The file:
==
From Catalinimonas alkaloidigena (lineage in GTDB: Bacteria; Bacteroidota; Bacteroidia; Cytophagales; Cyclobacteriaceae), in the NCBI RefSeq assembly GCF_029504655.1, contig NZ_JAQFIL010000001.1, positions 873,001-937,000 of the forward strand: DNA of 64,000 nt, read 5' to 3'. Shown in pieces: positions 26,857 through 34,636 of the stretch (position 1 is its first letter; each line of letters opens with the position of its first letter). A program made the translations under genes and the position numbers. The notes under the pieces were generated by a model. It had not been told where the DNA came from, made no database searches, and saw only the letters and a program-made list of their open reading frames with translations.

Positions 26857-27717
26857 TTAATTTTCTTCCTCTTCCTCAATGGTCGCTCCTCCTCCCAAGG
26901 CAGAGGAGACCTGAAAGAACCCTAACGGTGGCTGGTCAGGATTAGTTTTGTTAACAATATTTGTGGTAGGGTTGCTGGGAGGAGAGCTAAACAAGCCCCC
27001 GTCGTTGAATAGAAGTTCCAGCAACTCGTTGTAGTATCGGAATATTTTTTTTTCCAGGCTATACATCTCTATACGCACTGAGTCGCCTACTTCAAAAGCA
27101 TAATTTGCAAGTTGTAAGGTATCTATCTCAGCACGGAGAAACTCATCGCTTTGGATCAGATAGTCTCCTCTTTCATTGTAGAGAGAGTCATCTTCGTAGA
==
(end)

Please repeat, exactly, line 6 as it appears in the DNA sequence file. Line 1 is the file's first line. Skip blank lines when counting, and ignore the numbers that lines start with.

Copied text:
27101 TAATTTGCAAGTTGTAAGGTATCTATCTCAGCACGGAGAAACTCATCGCTTTGGATCAGATAGTCTCCTCTTTCATTGTAGAGAGAGTCATCTTCGTAGA